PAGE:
I always took it as a given that I would have kids. Was it because I’d always wanted them? Had thought about it maturely and responsibly and decided having a family was a priority? Had started feeling my womb skip a beat every time I inhaled the talcum-fresh scent of a baby’s head? Nope. Very much none of the above. I had instead accepted my future path based on the compelling argument that “it’s what people did” – and, in this regard, I was largely correct. My millennial friends and peers started popping them out from our late twenties onwards, and I never even considered a possible alternative. It seemed less of a choice than an inevitability.

It was only after my own long-term relationship resulted in a breakup rather than a walk down the aisle that I was forced to interrogate this long-held assumption, and whether motherhood was even something I particularly wanted. “You’re running out of time!” screamed popular culture, from the “tick-tock, tick-tock” of the smug marrieds in Bridget Jones’s Diary to the sharp-suited, big-city career women in romcoms who were only truly happy once they’d returned to their small town to fall in love with a local blacksmith and bear his children.

I remember an older friend telling me, with a sense of urgency, that I should proactively start planning: freeze my eggs; only date men who were seriously ready for marriage and a family. I thought about the question of “to baby or not to baby” constantly, like a fertility-mad Hamlet. It coloured the lens through which I viewed every facet of my life and relationships. So I stormed off in the other direction: I decided it wasn’t for me, that I hated kids and always had done, that I loved my child-free life and wanted nothing to change. Looking back, I now see this was a way of feeling in control of something I was patently not in control of – a means of swiftly reclaiming power. I was back in the driving seat: take that, universe!

But my hardline on the subject led to the breakdown of the best relationship I’d ever had. Once again, I was forced by pain to do the internal soul-searching that falls to women wrestling with the question of whether motherhood will be part of their story.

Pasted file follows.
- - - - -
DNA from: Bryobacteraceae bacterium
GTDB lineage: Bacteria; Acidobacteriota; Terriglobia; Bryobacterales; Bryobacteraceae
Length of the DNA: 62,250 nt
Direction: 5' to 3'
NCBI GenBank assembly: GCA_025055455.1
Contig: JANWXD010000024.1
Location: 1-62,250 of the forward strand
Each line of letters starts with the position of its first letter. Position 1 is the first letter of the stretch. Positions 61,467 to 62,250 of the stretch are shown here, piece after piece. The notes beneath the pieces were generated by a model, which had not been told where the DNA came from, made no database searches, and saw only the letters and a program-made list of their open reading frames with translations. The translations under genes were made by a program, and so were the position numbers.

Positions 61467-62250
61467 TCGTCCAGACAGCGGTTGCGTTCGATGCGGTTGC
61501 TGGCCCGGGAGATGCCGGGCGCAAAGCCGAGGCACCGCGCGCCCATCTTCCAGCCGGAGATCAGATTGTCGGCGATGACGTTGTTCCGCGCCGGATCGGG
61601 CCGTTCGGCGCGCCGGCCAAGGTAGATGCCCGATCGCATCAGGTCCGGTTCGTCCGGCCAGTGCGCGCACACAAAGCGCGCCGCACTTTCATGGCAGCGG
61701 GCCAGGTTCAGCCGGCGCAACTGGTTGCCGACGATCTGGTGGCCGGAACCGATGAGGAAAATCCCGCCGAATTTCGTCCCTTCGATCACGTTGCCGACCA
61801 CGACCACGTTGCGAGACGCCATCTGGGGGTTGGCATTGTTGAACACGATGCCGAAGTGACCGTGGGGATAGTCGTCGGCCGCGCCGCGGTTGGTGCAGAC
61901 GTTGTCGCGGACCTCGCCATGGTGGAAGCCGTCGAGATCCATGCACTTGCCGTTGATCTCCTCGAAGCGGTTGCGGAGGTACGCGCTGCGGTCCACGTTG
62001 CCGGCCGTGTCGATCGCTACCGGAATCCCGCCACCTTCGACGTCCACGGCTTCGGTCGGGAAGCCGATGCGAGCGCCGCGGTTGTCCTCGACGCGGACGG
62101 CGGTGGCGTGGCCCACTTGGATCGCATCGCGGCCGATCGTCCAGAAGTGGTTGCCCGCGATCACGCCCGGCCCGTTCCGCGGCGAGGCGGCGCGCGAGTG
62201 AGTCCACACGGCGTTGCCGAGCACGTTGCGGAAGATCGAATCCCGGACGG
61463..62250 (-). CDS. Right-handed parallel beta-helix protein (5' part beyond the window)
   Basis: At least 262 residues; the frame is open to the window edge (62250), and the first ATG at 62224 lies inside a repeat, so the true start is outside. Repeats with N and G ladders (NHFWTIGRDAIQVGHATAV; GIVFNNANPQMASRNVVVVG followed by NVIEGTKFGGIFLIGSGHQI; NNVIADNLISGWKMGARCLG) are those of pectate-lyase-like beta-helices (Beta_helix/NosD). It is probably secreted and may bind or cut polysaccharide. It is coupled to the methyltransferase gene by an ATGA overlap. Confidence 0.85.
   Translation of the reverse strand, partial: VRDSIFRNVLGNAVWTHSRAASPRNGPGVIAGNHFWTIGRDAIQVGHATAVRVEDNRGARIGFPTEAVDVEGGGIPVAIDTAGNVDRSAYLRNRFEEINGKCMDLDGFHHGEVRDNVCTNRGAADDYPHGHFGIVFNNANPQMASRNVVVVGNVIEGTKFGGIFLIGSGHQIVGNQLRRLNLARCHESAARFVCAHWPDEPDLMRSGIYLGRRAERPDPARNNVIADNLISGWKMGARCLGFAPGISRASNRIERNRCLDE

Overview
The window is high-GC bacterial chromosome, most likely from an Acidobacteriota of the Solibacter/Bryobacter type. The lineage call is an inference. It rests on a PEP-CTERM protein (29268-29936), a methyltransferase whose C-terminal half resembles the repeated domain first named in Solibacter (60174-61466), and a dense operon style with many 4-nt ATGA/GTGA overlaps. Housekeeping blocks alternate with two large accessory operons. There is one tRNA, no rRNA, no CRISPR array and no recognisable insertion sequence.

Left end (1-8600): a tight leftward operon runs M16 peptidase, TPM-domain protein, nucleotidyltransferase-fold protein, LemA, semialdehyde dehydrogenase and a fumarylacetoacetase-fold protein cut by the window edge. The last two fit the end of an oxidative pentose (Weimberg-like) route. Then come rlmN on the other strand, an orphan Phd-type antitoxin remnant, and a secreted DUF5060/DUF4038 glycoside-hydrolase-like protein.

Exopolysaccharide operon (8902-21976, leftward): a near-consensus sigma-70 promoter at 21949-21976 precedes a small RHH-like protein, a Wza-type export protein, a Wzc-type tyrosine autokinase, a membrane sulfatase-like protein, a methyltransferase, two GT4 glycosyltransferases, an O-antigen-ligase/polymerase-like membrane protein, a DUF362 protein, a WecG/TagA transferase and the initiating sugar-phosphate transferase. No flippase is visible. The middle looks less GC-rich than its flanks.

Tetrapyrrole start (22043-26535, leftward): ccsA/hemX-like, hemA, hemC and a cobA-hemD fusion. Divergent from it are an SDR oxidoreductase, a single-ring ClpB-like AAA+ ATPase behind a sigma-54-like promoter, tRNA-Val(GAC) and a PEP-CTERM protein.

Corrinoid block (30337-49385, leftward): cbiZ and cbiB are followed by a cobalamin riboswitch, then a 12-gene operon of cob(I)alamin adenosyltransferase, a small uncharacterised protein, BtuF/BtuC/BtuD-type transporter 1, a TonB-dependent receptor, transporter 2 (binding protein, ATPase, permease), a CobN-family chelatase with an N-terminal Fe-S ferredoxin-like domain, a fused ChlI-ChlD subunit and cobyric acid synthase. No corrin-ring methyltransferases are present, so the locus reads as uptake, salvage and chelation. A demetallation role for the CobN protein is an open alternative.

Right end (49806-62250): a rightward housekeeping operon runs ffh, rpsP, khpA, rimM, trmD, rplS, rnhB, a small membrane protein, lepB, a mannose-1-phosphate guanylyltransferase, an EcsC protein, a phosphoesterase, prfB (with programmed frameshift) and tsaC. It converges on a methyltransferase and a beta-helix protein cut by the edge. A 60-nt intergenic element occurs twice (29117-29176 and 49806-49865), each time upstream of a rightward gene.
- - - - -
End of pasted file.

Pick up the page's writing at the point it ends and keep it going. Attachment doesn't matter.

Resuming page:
These days, I have made the toughest choice of all: to embrace uncertainty. There is no “destined” future. Nor can I live my life as if the decision were a guillotine hanging over my head. If I meet the right kind of person at the right kind of time, and everything works physically, who knows? I might have children. If I don’t, then I won’t. But I’m bizarrely grateful for the constraints of being a woman that mean I’ve had to work through my preconceived notions and rash retaliations to arrive at the place I’m in now. If the biological clock imperative often forces women to be more intentional in the way we shape our lives, it also prompts us to allow space for deep introspection and self-reflection. I truly believe reaching a place of acceptance – that the myth society told me about what my life “should” look like simply isn’t true – is one of the most liberating experiences a person can have.

I suppose I’m just as guilty of writing “not sure yet” next to the baby question now. But, for me, that “not sure yet” feels like a hard-won badge of honour – proof that I’ve finally come out the other side and surrendered to whatever the future has in store. Over to you, universe.

How to help create a smokefree generation

“Some people can just stop and then never smoke again, but for most it’s hard,” says Tim Eves a 45-year-old father of three from West Sussex.

“It’s just getting through those initial tough few months. Once you do the benefits hugely outweigh the stress of giving it up.”

Tim was a smoker for around 12 years, but gave up with help from a local support group who introduced him to nicotine patches and gum.

“I won’t pretend it isn’t hard,” he adds. “The first few months, you have it in your head that you’d love to have just one cigarette. But now, if we happen to be in the pub it doesn’t even enter my head.”

Taking the first step to go smokefree may sound daunting, but quitting smoking offers significant health benefits – and can save you money.

Tobacco is the single most important entirely preventable cause of ill health, disability and death in this country, responsible for 80,000 deaths in the UK each year.

It causes around 1-in-4 cancer deaths in the UK and is responsible for just over 70 per cent of all lung cancer cases.